Gratitude is a practice and emotion closely related to attracting and manifesting abundance in our lives. Many best-selling authors, life coaches, and programs like Thought Elevators recommend practicing gratitude to invite more goodness into our life and also to improve several physical aspects, including health.
However, it’s not common practice and there are mental obstacles that make it difficult for us to maintain a grateful attitude. It’s easier for us to look at what we don’t have instead of expressing gratitude for that which we do have.
Our brain has a habit of giving bad information more attention and more credit than it does to good information. PubMed has a research that states negative information weighs more heavily on the brain, and that this negativity bias affects our processes during evaluating information.
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Why Gratitude is Difficult
That’s partly why bad news circulates more than good news, because it appeals to the part of our brain that is in constant search for possible threats and danger. Our brain has the job of seeking signals that can threaten our life, to confirm whether we are safe or should be alarmed.
Considering how hardwired we are to notice bad events, it becomes difficult to be grateful and focus our mental energy to appreciate good events. It’s not impossible, but we have to give more effort and energy to practice gratitude and notice the good in our lives.
On top of this biological behavior, our modern cultural behavior doesn’t encourage gratitude either. The current culture is conditioned to focus on what we don’t have and strive to have it. Advertising, television, and social groups give acknowledgment to individuals who “have it all”.
The Cycle of Non-Gratitude
Following this collective behavior can be seriously detrimental for our happiness. When we feel we lack possessions, we become less generous to other people and less willing to help them and share our resources with them. We become less available to the opportunities and paths that can open up when we build a positive relationship with other people.
It then becomes a negative cycle. Since we aren’t grateful and focus on what we lack, we actually manifest more restrictions and limitations in our lives. We develop the illusion that there are no good opportunities available to us, when it’s the opposite: we aren’t available to opportunities.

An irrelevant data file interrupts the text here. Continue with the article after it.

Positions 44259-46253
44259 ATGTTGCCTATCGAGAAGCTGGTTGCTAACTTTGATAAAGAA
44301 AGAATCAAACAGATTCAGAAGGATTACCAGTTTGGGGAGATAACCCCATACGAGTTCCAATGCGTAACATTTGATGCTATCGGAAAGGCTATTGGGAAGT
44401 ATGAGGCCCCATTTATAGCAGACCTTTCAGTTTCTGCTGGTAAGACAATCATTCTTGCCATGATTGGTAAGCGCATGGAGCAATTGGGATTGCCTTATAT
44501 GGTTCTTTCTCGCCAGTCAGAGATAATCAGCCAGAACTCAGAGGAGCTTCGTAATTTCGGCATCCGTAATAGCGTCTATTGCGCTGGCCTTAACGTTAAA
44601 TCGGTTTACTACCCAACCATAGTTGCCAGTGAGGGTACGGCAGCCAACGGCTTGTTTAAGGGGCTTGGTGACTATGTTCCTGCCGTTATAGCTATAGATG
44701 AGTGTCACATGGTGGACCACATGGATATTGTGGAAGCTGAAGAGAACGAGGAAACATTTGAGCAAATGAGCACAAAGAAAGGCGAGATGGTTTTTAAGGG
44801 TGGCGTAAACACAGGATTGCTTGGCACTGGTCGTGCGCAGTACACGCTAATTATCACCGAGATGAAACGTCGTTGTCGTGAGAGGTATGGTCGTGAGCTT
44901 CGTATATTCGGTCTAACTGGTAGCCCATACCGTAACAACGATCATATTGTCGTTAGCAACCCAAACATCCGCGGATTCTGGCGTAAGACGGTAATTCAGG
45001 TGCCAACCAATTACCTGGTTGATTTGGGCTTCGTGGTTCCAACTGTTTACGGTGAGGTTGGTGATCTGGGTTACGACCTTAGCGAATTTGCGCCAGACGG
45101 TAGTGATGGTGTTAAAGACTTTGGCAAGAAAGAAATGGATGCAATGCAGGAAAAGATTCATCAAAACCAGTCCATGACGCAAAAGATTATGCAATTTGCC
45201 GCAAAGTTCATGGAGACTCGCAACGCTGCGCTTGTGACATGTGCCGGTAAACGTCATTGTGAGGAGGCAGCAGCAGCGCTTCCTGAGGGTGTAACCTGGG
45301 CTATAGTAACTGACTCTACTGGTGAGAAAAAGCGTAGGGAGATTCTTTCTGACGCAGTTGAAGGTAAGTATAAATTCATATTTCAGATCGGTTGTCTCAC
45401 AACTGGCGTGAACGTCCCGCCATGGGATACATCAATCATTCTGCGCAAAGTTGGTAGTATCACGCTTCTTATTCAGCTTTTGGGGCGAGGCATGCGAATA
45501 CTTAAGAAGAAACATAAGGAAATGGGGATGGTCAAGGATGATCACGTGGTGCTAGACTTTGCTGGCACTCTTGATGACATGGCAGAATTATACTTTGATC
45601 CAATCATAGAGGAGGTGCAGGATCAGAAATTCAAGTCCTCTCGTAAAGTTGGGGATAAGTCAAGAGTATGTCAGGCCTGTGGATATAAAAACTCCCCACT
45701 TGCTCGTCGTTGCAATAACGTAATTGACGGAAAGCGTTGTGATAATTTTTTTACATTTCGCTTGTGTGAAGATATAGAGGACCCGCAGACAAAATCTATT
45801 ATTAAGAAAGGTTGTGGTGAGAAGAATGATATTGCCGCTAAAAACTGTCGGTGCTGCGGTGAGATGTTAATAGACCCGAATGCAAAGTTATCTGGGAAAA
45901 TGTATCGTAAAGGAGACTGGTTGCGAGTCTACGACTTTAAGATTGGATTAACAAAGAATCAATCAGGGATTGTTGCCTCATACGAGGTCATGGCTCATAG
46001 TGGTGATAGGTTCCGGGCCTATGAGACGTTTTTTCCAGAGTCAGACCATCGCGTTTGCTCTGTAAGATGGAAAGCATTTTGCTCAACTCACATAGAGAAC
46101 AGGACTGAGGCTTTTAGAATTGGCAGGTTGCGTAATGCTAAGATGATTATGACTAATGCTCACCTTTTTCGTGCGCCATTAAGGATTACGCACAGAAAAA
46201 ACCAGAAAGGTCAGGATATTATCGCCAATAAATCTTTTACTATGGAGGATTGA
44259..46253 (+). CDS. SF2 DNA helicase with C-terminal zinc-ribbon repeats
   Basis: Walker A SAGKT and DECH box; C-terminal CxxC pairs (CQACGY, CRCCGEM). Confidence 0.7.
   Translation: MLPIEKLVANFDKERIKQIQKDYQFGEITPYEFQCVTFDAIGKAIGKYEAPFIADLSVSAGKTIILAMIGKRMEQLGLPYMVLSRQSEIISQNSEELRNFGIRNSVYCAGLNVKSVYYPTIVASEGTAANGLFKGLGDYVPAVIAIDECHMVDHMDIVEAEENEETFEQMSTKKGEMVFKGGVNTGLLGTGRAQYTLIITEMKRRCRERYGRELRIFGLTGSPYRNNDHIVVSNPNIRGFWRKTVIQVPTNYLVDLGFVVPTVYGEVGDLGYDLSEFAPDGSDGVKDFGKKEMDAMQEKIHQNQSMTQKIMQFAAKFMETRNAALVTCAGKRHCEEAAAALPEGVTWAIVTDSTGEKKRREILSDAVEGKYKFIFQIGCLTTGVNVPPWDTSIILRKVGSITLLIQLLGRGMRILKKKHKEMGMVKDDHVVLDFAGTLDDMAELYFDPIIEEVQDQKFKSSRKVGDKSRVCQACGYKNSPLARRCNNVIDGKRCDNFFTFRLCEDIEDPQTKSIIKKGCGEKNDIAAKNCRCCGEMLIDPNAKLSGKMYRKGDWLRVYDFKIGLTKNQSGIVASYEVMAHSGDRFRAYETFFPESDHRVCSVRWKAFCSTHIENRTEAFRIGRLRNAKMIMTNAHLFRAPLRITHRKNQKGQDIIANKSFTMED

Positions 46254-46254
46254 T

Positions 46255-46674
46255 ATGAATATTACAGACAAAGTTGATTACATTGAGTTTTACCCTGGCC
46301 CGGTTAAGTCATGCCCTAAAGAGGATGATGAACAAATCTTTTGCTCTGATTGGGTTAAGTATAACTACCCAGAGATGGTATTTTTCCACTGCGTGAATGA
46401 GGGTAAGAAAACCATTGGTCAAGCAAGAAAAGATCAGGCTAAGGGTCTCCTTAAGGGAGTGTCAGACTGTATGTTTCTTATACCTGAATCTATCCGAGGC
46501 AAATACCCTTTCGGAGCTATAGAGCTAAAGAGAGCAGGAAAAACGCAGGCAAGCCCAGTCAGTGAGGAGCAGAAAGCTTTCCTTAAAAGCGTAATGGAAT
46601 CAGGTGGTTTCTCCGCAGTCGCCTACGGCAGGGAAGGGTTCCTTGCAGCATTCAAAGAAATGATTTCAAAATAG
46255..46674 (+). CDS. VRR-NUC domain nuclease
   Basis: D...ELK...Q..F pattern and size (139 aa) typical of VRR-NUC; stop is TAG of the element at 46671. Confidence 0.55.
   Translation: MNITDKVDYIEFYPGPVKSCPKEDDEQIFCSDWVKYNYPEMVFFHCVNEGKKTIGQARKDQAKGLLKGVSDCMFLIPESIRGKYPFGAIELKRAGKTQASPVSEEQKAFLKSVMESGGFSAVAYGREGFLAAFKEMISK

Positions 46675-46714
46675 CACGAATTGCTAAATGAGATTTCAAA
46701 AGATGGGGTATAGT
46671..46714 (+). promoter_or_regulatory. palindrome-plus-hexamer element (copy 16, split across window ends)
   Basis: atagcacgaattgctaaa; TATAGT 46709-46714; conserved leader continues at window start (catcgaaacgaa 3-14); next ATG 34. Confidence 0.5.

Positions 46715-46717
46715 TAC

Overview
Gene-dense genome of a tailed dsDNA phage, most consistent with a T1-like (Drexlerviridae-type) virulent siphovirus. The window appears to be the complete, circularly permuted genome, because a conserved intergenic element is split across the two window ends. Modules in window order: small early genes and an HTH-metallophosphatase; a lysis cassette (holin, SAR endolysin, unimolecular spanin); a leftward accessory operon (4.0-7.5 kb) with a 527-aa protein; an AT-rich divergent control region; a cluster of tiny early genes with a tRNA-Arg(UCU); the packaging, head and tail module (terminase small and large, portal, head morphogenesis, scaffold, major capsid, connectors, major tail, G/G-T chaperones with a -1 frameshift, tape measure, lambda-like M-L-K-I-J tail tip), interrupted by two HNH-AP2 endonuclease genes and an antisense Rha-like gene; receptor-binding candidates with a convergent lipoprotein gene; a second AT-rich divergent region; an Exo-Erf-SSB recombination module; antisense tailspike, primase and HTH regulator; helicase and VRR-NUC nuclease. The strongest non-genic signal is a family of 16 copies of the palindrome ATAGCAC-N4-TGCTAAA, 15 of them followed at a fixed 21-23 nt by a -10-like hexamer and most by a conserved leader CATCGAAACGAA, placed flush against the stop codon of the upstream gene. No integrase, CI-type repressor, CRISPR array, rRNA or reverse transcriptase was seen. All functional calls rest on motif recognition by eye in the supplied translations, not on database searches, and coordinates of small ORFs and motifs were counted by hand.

How Then to Practice Gratitude?
There are several ways recommended by life coaches, though in my opinion not all of them are effective or are only useful in the short term. You want a practice that can work in the long term.
One of the practices I used to do but don’t anymore is writing down an amount of items for which I’m grateful. It seems to me that this practice is a substitute to replace figuring out a problem. Instead of understanding if there is a block to my abundance, writing a list makes me think I have done work today and made progress, when I haven’t.
Goodness is in my life, and it is there everyday, but I am looking for gratitude practices that can open my eyes wider to the opportunities. One practice I do is to say thank you when I mean it, especially for small acts that other people do.
Jack Canfield recommends this exercise since it builds your rapport with other people at the same time, people who may have opportunities.
Three Gratitude Exercises I Do
Another practice I want to try is to carry a physical reminder of gratitude in my pocket or wallet. There are times in our lives when we achieve a highlight, and there maybe a token from that time. We can carry that token with us and hold it or look at it to remind ourselves to be grateful. An example of a token I have is a carabiner (used for climbing) that reminds me of special people.
One more exercise I do and absolutely recommend is celebrating small accomplishments. The celebration can be small too, such as treating yourself to ice cream. It’s not big, but purposefully acknowledging your achievements helps to condition your brain to pay more attention to good events. It also puts you in the mood to achieve your next milestone and celebration reward.
Finally, happy people produce, so if you feel like your life is full of bad, try creating an item. Songwriting is one of my hobbies (that have made money in the past). When I make music, it becomes therapeutic as many artists say. You can try producing small items to put you in the grateful mood, such as editing a family photo or creating a slideshow of special photos.
Those are three ways that you can use to practice gratitude and increase abundance. Carrying a physical reminder makes you say thank you more often. Celebrating accomplishments motivates you to take more action. Producing something puts you in a creative mood and makes you aware there are many actions you can do to improve your life.